The biggest battle in relation to peanut butter in Australia in the last 12 months hasn’t been the polarising question of whether crunchy is better than smooth. Rather, it has been played out in the Federal Court between Kraft and Bega in relation to the ownership of intellectual property rights following the highly publicised acquisition by Bega of Kraft’s peanut butter business in 2017, for the not insubstantial sum of $460m (which included spreads, sauces and the iconic Vegemite). It was accepted that Kraft’s pre-sale peanut butter market share was worth $60M in annual sales.
Crux of dispute
At the heart of the dispute was an argument over which of the parties held the right, following the sale, to use the distinctive trade dress or ‘get up’ which Kraft had been using for many years prior to the sale. The trade dress was described as ‘a jar with yellow lid, yellow label, blue or red peanut device (logo) and having a brown appearance when filled’, which you would hope was the case with peanut butter. A comparison of the products is shown below.
Kraft trade dress
Bega trade dress
[images sourced from case report]
Kraft’s sale to Bega
In short, the terms of the sale were that Bega was to acquire Kraft’s peanut butter business together with all of its assets and goodwill. Those assets included the production facility and rights in the recipe for the peanut butter products.
At the time of sale, Kraft was part of a multi-national with its head office in the USA. Various Kraft corporate entities (for simplicity referred to in this article as Kraft), including a company specifically designed to hold global IP rights, were incorporated both in the USA as well as in Australia.
In 2012 Kraft restructured its global business. Through a complex series of licenses and assignments, Kraft (Australia) purported to assign ownership of the trade dress to a Kraft entity in the USA.
Kraft argued that its purported assignment of rights to Kraft USA meant it had not sold the rights to the trade dress to Bega, as those rights were owned by the Kraft USA entity following that assignment.
There was a licence in place between the Kraft USA entity and Kraft Australia entity which Kraft argued enabled it to use the trade dress in Australia (and which it said was consistent with goodwill being held by Kraft USA), but the effect of that agreement was also disputed.
Bega’s argument was essentially that it had purchased all assets of the business and, critically, the goodwill. It claimed that the fact the trade dress had never been validly assigned, together with the specific terms of the sale agreement, had the effect of transferring the rights to the trade dress to it.
The Court agreed that Bega had acquired the rights in the trade dress as part of the sale due to factors including:
- The trade dress being recognised as an unregistered trademark.
- An unregistered trademark being inseparable from the goodwill of the business. That is, goodwill inures to the entity which uses the trade dress as one of several sources that give rise to custom in a business and does not attach to a particular asset.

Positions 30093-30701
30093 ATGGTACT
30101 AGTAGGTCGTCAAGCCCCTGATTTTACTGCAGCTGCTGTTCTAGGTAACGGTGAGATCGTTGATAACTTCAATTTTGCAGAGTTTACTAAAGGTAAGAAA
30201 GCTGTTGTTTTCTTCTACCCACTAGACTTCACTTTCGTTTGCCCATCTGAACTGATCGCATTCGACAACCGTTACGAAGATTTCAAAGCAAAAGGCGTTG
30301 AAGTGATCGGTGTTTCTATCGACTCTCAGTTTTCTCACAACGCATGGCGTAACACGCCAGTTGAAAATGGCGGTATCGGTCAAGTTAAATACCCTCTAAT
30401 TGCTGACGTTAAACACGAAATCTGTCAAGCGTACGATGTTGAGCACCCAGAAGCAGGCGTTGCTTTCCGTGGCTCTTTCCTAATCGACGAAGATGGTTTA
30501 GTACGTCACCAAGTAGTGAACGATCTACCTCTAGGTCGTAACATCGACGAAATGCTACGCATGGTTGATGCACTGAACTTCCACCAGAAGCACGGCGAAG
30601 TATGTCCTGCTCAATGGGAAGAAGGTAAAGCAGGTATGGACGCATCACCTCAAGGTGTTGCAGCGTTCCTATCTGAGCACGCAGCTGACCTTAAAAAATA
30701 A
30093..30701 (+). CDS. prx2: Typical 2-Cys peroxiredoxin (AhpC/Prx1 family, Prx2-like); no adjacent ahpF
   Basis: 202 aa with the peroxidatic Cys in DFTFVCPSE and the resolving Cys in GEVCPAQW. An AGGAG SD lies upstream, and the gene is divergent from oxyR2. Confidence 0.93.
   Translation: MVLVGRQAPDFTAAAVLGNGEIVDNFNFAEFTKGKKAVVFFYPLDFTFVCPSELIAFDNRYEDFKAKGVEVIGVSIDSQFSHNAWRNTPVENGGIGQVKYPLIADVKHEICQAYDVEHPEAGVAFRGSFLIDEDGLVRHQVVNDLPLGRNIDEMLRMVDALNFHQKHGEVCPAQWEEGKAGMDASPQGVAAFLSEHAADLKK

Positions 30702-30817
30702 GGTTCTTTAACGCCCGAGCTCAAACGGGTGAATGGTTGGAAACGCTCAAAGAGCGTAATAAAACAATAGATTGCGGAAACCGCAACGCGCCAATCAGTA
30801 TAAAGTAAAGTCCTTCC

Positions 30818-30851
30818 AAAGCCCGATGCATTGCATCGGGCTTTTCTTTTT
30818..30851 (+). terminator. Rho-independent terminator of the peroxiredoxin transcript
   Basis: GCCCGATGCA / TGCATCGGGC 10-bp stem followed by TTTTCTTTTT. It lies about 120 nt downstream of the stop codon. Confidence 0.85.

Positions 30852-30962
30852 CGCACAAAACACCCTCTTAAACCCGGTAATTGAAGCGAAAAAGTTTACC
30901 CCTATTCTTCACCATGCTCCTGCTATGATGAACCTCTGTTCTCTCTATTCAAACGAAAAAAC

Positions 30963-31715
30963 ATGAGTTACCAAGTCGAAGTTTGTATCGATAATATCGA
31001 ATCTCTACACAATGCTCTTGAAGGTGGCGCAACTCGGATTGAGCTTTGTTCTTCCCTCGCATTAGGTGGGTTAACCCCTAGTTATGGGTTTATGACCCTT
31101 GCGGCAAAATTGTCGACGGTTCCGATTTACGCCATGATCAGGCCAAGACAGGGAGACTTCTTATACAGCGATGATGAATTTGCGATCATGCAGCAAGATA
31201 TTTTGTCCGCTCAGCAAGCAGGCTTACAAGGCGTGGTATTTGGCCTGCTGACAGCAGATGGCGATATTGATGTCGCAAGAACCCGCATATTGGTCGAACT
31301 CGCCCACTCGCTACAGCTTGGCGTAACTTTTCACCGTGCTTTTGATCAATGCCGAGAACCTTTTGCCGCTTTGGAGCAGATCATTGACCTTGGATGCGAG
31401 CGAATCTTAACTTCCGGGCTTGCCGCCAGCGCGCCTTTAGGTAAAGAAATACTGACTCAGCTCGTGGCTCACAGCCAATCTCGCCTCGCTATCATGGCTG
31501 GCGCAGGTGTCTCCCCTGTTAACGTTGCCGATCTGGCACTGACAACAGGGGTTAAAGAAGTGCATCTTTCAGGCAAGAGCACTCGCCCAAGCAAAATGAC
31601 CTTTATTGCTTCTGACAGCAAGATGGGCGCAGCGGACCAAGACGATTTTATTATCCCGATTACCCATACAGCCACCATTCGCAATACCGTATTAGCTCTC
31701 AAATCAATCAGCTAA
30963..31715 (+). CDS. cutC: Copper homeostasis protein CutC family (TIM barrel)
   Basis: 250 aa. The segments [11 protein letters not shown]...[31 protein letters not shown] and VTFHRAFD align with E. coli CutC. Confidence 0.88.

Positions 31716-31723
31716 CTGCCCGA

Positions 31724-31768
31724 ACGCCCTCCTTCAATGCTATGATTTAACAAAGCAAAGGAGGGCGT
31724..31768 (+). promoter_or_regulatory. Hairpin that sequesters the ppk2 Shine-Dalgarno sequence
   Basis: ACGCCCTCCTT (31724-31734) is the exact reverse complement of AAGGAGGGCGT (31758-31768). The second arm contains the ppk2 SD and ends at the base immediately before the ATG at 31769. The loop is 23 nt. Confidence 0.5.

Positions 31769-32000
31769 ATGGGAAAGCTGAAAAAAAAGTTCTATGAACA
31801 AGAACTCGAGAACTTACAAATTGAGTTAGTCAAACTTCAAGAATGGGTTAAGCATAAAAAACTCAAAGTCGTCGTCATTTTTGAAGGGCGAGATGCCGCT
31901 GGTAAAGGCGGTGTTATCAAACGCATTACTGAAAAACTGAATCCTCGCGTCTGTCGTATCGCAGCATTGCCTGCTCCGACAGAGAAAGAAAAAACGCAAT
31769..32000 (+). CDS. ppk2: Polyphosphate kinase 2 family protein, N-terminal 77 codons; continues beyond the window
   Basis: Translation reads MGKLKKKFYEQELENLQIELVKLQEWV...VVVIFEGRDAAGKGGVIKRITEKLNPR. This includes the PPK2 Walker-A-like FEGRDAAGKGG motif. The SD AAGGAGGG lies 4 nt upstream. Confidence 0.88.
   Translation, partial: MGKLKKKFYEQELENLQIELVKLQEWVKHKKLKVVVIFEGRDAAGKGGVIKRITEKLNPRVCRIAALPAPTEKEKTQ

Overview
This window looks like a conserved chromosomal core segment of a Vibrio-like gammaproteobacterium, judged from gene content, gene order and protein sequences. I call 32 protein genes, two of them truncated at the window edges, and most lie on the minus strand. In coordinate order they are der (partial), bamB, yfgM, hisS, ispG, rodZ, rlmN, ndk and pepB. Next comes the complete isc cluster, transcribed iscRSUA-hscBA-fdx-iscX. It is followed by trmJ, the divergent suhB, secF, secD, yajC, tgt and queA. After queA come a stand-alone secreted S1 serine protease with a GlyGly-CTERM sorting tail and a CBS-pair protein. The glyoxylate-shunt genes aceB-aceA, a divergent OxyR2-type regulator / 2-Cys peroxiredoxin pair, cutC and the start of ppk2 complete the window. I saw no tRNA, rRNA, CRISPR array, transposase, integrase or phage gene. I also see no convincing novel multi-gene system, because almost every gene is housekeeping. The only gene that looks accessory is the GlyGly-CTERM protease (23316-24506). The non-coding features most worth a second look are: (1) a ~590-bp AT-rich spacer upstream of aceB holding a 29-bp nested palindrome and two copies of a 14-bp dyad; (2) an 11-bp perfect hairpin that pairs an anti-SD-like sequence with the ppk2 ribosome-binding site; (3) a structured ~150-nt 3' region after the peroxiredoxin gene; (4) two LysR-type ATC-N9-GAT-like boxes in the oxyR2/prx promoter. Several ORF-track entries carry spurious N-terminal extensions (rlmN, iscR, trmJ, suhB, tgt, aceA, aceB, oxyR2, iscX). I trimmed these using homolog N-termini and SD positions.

- The assignment of trade dress (where unregistered trademarks) being ineffective without an assignment of the goodwill in the business.
- The licensing of unregistered trademarks being ineffective without an assignment of the goodwill in the business.
On those bases, the Court found that the purported assignment and licences between the Kraft entities were ineffective as no goodwill was assigned as part of those arrangements. Essentially, Kraft misunderstood that the rights in the trade dress could not be assigned or licensed, without an assignment of the goodwill in the business.
That meant the rights to the trade dress had always stayed with the Australian entity (forming part of the goodwill of the business) and were transferred to Bega as part of the sale.
Take home messages
Many businesses use trade marks which are not registered. Those are not always easy to identify and can exist (such as in this case) in the form of trade dress or get-up, labelling or packaging. However, unregistered marks can also include taglines, phrases, logos, brands or even trading names which haven’t been registered as trade marks.
The decision highlights the benefits of registering all commercially valuable unregistered marks (including taglines, logos, trading names, get-up, labelling or packaging which haven’t been registered as trade marks).
It also makes clear that businesses may have limited ability to deal with the assignment or licensing of unregistered marks, absent an assignment of goodwill in the business.
The judgement raises serious concerns for businesses which (in accordance with what was previously generally accepted practice) grant licences in relation to unregistered marks without an assignment of goodwill.
It was previously common for both registered and unregistered trademarks to be listed in a licence and, provided that an owner exercised control over the use of the mark, that was thought to be sufficient.
Businesses who have intergroup licences in place should be reviewing those and considering whether they hold unregistered IP which should be secured through registration.
Further, businesses which licence unregistered IP (which is not limited to, but common in franchising) should be reviewing their arrangements.
Those matters will also need to be more closely examined on the sale of businesses.
Kraft has appealed the judgement and sought a stay to restrain Bega from using the trade dress. No doubt that will be vigorously defended as Bega has filed its own cross-appeal.
In the meantime, I’ll be sticking with Vegemite on my toast.